War of the Rebellion: Serial 114 Page 0346 PRISONERS OF WAR, ETC.

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Question. Did you ever regard the accused at that place as being any part of your force or in any respect subject to your orders?

Answer. I did not, sir.

Question. State, first, the date of the surrender; second, the amount of your entire force; and, third, the whole number of the prisoners taken.

Answer. The 19th of December, 1861. About 750 was the number I started out with from Grand Pass, Saline County. The number of prisoners taken as near as I could ascertain was 684 officers and privates sworn in. There were some citizens; the number I don't know-some fifteen or twenty that fell in with me.

Question. Did you know the accused prior to the battle of Carthage? Do you know whether he was in that battle and in what capacity he acted?

Answer. I did not, sir. I was there but did not know whether he was in that battle or not. I was second lieutenant of the Saline Mounted Rifles, in Parsons' command.

Question. State whether you have ever seen the accused in connection with Price's army at any time, and where and in what capacity.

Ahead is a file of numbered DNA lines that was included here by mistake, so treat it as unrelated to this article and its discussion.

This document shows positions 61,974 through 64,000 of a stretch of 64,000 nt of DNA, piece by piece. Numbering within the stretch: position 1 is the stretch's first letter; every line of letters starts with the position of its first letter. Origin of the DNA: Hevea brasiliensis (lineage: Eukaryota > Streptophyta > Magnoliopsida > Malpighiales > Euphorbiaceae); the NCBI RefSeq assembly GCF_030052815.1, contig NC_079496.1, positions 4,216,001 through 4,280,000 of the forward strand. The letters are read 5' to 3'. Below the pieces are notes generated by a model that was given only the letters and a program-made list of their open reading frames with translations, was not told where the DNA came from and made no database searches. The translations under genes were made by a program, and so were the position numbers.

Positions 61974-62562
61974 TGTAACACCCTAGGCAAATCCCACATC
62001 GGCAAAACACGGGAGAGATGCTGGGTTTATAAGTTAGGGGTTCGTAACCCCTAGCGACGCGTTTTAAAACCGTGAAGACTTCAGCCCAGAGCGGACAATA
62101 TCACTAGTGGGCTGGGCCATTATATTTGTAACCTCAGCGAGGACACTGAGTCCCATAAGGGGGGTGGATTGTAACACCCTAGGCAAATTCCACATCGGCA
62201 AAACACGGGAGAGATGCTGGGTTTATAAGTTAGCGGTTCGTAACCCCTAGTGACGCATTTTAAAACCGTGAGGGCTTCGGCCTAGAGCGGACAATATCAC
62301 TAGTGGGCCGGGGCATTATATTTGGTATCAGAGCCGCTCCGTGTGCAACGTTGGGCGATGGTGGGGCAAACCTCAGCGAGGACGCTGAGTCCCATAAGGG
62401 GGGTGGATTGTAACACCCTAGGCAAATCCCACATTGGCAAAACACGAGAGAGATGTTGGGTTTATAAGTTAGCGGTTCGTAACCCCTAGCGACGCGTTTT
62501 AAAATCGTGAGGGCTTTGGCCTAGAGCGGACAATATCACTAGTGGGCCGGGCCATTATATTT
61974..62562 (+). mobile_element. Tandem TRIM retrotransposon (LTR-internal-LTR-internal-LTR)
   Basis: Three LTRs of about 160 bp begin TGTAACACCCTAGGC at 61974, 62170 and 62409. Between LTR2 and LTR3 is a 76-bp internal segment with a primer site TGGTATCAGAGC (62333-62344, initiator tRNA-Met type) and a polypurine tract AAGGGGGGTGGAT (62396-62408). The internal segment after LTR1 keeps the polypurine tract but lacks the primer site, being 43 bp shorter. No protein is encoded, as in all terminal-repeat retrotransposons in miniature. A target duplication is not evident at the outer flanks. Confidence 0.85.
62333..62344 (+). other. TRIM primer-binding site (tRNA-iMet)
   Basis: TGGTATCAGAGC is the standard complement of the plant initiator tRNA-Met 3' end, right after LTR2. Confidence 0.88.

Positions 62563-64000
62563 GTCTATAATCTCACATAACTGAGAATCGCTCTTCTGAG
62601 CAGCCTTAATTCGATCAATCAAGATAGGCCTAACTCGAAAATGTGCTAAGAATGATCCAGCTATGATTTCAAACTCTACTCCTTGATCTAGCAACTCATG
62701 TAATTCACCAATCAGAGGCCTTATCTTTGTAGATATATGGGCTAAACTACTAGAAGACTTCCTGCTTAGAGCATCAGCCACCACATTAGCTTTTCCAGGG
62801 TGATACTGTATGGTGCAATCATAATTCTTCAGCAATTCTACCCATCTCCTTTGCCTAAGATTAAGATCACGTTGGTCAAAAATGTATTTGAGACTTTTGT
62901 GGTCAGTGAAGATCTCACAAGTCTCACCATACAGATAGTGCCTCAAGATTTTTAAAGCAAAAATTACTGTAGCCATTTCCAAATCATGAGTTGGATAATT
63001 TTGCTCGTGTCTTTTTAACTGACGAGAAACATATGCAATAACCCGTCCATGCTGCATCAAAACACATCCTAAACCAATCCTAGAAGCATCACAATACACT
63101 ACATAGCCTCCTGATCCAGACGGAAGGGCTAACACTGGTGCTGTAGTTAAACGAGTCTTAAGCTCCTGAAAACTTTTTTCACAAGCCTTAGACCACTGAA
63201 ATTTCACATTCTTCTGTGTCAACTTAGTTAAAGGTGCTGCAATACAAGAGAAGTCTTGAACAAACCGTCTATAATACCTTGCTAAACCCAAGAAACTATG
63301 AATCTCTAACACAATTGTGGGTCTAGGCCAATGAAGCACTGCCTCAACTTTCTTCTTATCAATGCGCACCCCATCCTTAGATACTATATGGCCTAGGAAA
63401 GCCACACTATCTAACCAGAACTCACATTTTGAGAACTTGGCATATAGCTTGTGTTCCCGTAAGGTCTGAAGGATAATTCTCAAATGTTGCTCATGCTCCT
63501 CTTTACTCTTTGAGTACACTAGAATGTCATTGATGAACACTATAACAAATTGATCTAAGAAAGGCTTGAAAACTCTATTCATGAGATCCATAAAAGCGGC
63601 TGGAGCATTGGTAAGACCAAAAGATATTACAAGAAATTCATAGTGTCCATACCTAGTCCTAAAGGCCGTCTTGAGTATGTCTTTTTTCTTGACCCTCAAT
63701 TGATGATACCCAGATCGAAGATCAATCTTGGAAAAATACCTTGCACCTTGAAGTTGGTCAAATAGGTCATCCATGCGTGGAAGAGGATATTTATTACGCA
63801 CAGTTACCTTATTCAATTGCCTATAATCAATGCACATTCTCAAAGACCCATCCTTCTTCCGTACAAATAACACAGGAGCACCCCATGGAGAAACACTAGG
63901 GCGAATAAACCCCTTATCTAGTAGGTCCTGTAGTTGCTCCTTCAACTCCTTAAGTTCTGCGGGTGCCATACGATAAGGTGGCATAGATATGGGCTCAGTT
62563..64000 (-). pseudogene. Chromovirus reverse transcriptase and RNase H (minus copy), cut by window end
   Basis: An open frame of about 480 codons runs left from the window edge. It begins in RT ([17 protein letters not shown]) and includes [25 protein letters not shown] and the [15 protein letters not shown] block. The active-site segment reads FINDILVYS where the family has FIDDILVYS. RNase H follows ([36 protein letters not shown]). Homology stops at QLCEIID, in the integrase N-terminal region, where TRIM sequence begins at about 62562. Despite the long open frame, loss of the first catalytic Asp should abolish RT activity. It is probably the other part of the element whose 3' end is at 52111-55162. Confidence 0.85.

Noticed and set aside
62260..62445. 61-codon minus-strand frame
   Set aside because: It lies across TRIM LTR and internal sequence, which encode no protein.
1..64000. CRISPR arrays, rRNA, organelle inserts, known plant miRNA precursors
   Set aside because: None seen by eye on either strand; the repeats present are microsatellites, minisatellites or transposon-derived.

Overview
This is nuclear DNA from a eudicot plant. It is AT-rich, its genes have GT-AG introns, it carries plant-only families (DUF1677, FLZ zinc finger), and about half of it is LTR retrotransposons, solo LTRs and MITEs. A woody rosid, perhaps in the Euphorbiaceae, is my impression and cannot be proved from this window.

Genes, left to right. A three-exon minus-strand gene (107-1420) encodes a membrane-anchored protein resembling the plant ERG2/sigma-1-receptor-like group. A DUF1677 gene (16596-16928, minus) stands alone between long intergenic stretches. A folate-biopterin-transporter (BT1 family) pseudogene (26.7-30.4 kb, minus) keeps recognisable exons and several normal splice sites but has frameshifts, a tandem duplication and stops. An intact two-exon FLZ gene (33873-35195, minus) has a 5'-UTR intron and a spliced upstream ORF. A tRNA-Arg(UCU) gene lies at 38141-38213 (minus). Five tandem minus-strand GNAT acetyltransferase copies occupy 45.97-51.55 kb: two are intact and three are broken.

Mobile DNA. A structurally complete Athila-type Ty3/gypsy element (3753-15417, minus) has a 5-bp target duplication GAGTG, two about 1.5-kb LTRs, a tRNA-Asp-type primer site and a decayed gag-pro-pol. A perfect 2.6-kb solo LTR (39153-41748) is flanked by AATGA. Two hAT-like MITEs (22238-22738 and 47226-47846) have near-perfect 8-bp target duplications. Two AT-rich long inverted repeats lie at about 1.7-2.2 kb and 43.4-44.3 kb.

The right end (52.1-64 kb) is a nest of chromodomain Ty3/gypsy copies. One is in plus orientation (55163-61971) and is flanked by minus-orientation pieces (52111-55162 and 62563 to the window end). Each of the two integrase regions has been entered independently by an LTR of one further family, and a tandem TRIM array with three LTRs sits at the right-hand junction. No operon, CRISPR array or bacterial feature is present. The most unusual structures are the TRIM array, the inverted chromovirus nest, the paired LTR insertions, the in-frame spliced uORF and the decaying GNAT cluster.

Answer. I have. The first I saw of him in Price's army was at Lexington. I never saw him before. I could not state in what capacity he was only from a handbill I saw at Lexington. The handbill spoke of him as colonel. He was authorized to arm and equip a regiment by General Price.

Question. While the accused was a prisoner at Lexington do you know of any arrangement made for his exchange? If so what and by whom?

Answer. I do not know of any such arrangement.

Question. How far from Grand Pass to your camp at Milford?

Answer. About forty miles as near as I can estimate.


Question. Where and when did you first see the accused on or about the 19th of December, 1861?

Answer. Just before the surrender; 2 o'clock in the afternoon. I saw him about eighty yards in the rear of my lines coming from the direction of the creek. He was afoot to the best of my recollection.

Question. How many recruits did you get on your way to Milford from Grand Pass and how many at MIlford?

Answer. I received two on my way from Grand Pass to Milford. I swore into the service three at Milford.

Question. By men sworn in and taken as prisoners do you or not exclude camp-followers, sympathizers and citizens generally found in your camp?

Answer. I exclude them all when I say 684 prisoners sworn in were taken.

Question. How many of your men were armed?

Answer. I could not state the exact number but about 250.

Question. Do you know whether the accused had anything to do with the conference before the surrender or whether he was consulted in regard thereto?

Answer. He was not consulted in regard to it at all.

Question. Do you know the number of camp-followers, sympathizers and citizens who were captured with your command or who were about camp the day of your surrender?